When I became a vegetarian years ago, one thing that eased the transition was mock meat. Basically, mock meats are generally soy-based analogues of meat so there is soy chicken, soy beef, soy fish, etc . . . The texture is usually very close although the taste might not be really close to the taste of the actual thing. Still, they are easy and accessible.
As I progressed in my vegetarian journey, I realized that these soy meats were too heavily processed and, moreover, there was too much soy in my diet. At one point, I cut out all soy from my diet which was a radical move (I was very dependent on soy), but it's back in our diet although in moderation. There are all kinds of horrible reports about soy out there so you need to do your own research and come to your own conclusions. My conclusion is everything in moderation--even the processed stuff because truth be told, it's tasty and easy to do which is just what I need sometimes. I regard dishes made with soy based mock meats as comfort food--not something you do everyday but something that's nice every once in a while.
Anyway, every so often, about twice a year I'd say, we go on down to China Town and get a bunch of packages of these mock meats from Mah Wah Healthy Vegetarian Foods. This is the place that all the vegetarian restaurants such as Vegetarian's Paradise 2 (VP2), which I used to just die for, get their mock meats from. They are pre-seasoned and usually come in their own sauce. We've been able to find some mock meats that don't have any soy (the list "Chinese mushroom" which is shiitake mushroom on the ingredient list) but not many. I mostly buy the one's made with the mushroom but they are not as flavorful as the soy-based ones because there's really no sauce. I buy a few soy-based ones for the hubby because, and I quote, he "likes sauce"
So here's a quick and tasty dish I make with mock beef (doesn't matter if it's teriyaki or pepper flavored, soy based or mushroom--whatever flavor will do)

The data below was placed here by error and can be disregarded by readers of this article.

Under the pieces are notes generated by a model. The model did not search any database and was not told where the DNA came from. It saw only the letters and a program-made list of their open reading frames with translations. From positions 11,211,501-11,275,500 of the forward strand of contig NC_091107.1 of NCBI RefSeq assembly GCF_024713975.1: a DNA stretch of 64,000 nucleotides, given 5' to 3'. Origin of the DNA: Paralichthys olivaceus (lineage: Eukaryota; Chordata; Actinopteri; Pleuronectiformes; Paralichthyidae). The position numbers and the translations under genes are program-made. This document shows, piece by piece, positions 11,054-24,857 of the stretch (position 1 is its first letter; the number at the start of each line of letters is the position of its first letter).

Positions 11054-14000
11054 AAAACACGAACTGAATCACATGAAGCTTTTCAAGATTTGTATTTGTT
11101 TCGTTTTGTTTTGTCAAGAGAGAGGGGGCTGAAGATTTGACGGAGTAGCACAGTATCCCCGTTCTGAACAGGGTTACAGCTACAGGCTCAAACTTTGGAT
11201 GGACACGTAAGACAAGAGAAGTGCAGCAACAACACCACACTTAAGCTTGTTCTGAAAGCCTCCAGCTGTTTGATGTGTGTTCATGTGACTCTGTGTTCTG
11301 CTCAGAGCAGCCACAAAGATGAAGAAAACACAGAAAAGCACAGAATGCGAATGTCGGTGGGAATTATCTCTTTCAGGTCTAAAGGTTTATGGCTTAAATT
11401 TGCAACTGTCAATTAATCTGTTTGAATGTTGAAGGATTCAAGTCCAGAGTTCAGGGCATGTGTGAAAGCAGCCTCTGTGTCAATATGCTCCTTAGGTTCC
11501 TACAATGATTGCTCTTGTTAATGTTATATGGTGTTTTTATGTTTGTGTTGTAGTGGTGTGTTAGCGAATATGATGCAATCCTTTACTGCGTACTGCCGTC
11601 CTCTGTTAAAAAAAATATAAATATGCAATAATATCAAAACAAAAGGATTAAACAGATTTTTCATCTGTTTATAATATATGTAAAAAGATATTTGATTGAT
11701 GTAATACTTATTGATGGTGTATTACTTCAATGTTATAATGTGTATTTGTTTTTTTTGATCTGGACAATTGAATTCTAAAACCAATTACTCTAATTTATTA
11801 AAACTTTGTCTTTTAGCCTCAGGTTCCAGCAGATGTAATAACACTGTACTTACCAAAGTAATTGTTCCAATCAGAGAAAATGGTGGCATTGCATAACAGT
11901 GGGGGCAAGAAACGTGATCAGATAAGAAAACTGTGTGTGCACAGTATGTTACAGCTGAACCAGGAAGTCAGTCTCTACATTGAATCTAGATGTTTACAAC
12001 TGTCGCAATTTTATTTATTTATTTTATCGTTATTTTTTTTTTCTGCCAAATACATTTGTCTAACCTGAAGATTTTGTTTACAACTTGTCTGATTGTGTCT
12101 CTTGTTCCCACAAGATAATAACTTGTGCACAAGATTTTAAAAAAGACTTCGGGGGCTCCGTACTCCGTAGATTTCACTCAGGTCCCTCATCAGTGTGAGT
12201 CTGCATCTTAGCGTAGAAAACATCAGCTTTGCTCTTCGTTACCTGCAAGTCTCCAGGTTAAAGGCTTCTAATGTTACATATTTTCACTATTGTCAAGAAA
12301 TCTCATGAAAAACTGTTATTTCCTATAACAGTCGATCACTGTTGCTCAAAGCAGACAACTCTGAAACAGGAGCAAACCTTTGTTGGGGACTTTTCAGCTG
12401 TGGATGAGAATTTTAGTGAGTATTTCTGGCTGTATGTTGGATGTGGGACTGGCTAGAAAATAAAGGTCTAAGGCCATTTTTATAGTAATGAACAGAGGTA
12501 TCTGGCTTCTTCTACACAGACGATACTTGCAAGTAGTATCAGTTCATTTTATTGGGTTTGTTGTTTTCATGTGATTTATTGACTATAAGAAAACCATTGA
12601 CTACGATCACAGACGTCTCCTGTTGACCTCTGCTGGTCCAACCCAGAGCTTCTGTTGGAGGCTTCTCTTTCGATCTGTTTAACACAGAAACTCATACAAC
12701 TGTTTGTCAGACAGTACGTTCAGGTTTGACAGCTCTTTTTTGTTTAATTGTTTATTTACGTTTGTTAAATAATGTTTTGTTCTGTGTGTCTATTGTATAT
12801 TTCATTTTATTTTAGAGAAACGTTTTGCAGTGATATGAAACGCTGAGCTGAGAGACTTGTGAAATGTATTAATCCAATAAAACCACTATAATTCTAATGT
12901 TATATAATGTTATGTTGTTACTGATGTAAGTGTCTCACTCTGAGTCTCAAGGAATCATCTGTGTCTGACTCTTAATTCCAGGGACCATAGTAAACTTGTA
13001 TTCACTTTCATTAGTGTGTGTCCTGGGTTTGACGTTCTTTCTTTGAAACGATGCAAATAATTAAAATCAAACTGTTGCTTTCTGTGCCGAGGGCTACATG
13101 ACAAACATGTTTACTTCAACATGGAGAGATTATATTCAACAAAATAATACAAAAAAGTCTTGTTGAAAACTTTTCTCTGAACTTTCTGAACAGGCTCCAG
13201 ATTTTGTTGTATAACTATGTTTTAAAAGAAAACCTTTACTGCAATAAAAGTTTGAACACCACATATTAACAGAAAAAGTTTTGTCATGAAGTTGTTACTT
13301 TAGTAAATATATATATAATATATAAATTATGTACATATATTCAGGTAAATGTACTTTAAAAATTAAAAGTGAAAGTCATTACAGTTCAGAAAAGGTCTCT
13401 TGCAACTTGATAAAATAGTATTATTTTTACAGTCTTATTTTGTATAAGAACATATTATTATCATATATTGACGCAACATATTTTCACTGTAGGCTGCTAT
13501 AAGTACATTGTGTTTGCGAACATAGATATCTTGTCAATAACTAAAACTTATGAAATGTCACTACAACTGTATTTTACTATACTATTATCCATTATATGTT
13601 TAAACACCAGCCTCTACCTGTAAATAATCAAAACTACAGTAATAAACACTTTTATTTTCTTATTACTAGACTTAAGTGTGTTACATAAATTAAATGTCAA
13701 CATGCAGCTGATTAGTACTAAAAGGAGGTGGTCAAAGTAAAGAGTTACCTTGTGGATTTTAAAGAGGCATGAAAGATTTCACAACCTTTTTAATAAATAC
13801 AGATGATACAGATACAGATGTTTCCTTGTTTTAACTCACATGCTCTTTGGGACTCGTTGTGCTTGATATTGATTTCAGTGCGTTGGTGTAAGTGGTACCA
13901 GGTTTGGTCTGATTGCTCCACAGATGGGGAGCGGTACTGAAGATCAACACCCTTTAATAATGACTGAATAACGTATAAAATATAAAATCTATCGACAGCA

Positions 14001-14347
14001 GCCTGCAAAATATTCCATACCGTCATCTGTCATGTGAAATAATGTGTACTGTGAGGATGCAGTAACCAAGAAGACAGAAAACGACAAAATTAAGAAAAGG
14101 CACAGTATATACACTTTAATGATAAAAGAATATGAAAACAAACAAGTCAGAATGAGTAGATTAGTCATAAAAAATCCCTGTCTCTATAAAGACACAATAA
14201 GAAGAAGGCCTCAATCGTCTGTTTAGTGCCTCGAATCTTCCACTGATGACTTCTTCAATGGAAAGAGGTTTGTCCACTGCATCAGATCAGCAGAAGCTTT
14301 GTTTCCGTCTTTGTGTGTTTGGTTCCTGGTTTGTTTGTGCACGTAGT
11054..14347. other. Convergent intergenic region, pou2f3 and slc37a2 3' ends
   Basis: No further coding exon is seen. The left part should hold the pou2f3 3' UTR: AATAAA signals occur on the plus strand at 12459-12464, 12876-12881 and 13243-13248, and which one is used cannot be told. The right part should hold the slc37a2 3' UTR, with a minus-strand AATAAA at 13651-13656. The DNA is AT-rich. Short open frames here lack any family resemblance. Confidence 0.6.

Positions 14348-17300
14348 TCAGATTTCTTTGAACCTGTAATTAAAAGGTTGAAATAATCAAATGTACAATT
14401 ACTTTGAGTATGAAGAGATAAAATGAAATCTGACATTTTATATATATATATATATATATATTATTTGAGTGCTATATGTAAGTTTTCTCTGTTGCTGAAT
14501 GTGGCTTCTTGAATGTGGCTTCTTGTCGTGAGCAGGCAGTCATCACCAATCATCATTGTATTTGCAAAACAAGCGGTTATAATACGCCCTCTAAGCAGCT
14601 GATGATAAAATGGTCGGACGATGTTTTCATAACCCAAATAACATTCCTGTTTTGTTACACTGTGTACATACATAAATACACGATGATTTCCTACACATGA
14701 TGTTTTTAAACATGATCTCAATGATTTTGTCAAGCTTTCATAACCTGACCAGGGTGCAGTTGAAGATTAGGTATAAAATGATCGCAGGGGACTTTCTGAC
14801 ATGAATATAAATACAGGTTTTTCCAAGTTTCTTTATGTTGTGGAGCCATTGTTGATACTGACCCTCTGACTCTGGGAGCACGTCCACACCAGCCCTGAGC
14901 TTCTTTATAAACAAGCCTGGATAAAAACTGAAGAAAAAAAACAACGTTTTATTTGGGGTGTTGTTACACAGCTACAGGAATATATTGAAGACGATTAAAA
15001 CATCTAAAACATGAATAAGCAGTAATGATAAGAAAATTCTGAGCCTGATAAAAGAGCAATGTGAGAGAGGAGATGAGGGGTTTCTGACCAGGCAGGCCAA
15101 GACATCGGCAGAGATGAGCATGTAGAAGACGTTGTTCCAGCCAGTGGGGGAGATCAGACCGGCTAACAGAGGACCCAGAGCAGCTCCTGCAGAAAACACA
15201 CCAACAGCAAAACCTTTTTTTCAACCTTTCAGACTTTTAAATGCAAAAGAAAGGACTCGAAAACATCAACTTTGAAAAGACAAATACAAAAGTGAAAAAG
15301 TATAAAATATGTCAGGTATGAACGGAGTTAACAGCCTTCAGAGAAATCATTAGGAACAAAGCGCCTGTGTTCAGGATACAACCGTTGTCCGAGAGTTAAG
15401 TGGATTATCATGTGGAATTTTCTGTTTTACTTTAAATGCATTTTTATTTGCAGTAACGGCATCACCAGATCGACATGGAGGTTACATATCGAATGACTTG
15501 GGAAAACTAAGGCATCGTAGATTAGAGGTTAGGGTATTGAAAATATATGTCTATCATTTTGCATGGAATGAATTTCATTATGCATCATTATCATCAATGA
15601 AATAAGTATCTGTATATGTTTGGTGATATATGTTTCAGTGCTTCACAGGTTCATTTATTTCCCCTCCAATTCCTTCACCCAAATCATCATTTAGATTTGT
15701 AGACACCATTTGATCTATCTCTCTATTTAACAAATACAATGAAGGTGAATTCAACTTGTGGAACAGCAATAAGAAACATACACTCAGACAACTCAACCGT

one package vegetarian mock meat
one medium onion
one green pepper
one red pepper
2 cups frozen mixed vegetable
1 1/2 cups couscous
1 1/2 cups hot vegetable broth (or 1 1/2 cups water + 1 tsp. vegetable broth powder)
pat of margarine (Earth Balance now makes a soy-free version) or herb-infused olive oil
pepper and salt to taste
What to do:
First, put hot water on to boil or bring your vegetable broth up to a boil.
Dice up the mock meat into small pieces (I find that this stretches the package which is relatively small and is more palatable, i.e. no huge chunks of fake meat in your mouth). Brown the mock meat pieces in olive oil. Meanwhile, dice onions and peppers. Remove mock meat from oil with a slotted spoon and set aside Add diced onions and peppers to the pan and saute in oil until softened. Add mixed vegetables and saute till they are defrosted. Add couscous to the pan. Add the hot water + veggie broth powder or vegetable broth and margarine or herb-infused olive oil. Turn off the heat. Add salt and pepper. Stir to incorporate everything and then cover for 2-3 minutes until the couscous absorbs all the water. Add your browned mock meat and stir everything up so it's all evenly distributed.
This takes about 20 minutes from start to finish. I don't have to soak any beans or anything so I find I make this dish when I've forgotten to do so or when we've been out all day and I need to make something satisfying in a hurry.
I also make a similar dish but instead of couscous, I use noodles (actually, whole wheat spaghetti because it's cheaper) instead of couscous and the sauce from the General Tso's tofu recipe. Z2 especially loves it like this.
If you read this blog, you know we don't eat out a lot. And with the recent purchase of a mattress, platform bed and toddler bed for Z1, we probably won't go out to eat for quite a while. I think this dish could actually be served in a restaurant and so it's nice in that way too. Like eating out at home.
Anyway, I did the blog at the prompting of my sister-in-law who enjoyed the dish when she came to visit. Enjoy!!